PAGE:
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“A large number of valuable finds in this burial mound let us believe a man and a woman are buried here – the reigning persons or people who belonged to the elite of Saka society,” Dr. Samashev is quoted as having said. The female is thought to have been around 16 years old when she died, while the male had apparently been no more than 19.

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The young man was buried with a torc – a kind of inflexible necklace – made from gold. And he had also been laid to rest with weapons. These include a dagger fashioned from gold and bronze and a quiver coated in gold and containing bronze-tipped arrows.

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Both bodies had also been interred in fine clothing decorated with golden beads and appliqués. An appliqué is an embellishment in which one material is laid to cover another. And in this case, the appliqués were in the shape of large-antlered deer heads.

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While the man’s grave was seemingly intact, though, the young woman’s had at some point been looted. Yet even so, all in all the graves were found to contain around 3,000 artifacts, many of which were made from gold. Samashev and his team in fact uncovered many jewelry items, including bell-shaped earrings and necklaces set with precious stones. The treasure trove also contained golden chains, plates and plaques.

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The scientists in addition noted the level of skill that must have gone into making these exquisite pieces. For the golden beads covering the teenagers’ clothing, for example, skilled artisans had used sophisticated micro-soldering methods. And it is believed that employing such refined technique would have been highly unusual for this era.

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Politician and former Kazakh prime minister Danial Akhmetov further believes that these discoveries hold great significance for understanding the heritage of his country. Quoted in the Daily Mail, Akhmetov said, “This find gives us a completely different view of the history of our people. We are the heirs of the great people and great technologies.”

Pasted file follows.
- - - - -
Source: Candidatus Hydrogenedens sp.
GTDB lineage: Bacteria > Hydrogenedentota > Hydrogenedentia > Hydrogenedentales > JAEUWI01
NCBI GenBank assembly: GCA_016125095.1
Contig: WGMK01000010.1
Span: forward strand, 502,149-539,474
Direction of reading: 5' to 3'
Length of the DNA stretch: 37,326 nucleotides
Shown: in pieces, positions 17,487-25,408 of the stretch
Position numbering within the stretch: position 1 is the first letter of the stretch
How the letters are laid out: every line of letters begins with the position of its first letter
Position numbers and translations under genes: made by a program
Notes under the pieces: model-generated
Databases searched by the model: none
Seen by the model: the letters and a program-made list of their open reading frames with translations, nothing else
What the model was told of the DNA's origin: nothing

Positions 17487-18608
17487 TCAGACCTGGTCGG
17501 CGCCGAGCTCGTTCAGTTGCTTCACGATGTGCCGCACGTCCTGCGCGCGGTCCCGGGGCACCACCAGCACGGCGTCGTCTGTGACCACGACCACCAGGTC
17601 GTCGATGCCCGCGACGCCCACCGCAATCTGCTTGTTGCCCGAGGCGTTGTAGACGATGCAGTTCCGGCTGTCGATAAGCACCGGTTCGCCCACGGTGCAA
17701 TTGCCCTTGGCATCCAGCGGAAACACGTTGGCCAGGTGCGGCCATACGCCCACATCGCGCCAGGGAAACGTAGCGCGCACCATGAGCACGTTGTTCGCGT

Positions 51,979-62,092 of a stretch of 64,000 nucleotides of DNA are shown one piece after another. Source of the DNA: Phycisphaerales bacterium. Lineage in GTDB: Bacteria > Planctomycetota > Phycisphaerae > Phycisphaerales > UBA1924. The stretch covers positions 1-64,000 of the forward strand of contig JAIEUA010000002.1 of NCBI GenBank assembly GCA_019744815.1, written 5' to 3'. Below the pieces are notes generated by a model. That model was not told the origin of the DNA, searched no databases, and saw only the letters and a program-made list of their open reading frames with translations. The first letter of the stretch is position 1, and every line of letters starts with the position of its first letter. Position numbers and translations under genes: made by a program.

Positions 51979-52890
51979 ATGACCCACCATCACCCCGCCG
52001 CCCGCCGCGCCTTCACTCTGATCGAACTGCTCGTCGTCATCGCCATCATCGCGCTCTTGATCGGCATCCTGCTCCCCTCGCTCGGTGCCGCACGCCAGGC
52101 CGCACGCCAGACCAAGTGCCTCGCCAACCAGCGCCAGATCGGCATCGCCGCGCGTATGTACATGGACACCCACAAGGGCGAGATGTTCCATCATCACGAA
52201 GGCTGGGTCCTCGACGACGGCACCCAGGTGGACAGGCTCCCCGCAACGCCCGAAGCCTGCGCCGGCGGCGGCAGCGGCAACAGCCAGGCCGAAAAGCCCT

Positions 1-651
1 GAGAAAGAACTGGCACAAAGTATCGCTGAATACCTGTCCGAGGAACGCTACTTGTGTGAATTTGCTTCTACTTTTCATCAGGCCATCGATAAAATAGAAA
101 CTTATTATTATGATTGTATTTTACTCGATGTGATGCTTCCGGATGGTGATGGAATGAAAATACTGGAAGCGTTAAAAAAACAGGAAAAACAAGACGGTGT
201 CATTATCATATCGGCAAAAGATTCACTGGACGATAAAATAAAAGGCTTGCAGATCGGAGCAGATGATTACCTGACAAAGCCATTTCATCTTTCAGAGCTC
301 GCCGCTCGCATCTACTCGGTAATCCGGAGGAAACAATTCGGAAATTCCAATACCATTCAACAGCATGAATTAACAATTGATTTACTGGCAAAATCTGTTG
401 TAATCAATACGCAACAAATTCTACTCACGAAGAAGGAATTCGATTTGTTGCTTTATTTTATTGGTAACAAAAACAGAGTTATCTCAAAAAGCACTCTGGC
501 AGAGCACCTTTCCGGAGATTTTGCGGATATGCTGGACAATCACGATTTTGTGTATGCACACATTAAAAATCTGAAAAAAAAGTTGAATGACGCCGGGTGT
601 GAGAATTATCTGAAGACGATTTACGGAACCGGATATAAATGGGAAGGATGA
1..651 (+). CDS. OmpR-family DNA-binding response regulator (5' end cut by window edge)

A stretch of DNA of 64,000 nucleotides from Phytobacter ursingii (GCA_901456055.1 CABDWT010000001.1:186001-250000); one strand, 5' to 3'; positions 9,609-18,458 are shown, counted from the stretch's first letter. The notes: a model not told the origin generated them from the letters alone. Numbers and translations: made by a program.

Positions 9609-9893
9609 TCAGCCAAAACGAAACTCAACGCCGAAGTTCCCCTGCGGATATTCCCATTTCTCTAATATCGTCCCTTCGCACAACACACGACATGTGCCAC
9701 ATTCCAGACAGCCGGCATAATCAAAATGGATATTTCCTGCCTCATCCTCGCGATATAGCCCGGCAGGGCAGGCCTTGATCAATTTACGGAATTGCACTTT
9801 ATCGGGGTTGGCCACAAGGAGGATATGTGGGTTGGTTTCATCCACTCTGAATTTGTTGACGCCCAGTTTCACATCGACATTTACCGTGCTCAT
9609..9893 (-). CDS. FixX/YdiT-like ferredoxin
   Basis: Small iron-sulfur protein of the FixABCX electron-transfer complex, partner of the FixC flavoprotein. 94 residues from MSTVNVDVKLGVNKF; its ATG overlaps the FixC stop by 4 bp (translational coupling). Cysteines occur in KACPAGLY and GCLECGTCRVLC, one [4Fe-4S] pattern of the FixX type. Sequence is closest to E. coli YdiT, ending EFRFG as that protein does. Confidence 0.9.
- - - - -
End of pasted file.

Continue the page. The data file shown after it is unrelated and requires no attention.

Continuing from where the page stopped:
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Unfortunately, though, many kurgans have been looted over the years. Some were emptied during the 19th-century reign of the Russian Tsar Peter the Great. But despite such thievery, there may be many more treasures yet to be unearthed from the ancient era of the Saka people.

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Prominent Kazakh archaeologist Yerben Oralbai was reported by the Daily Mail as saying, “There are a lot of burial mounds here, and the prospects are very large.” And as more evidence of the sophistication of the wandering Saka has been uncovered, a rethink of attitudes towards historical nomads has been sparked.

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In a March 2012 article, The New York Times addressed this very issue. According to the piece, as far back as the time of the ancient Greeks, nomads were seen as inferior by those who lived in settled communities. But modern archaeologists have been challenging this stereotype.

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The opulent riches found within Saka kurgans indicate that these people were far from inferior to city-dwellers. Indeed, the sophistication of their jewelry and their mastery of complex technologies call for a re-evaluation of how they are perceived. Past considerations of nomadic peoples may now be outdated. And the micro-soldering techniques of the Saka – as exhibited in the two teenagers’ graves – suggest the need for a rethink.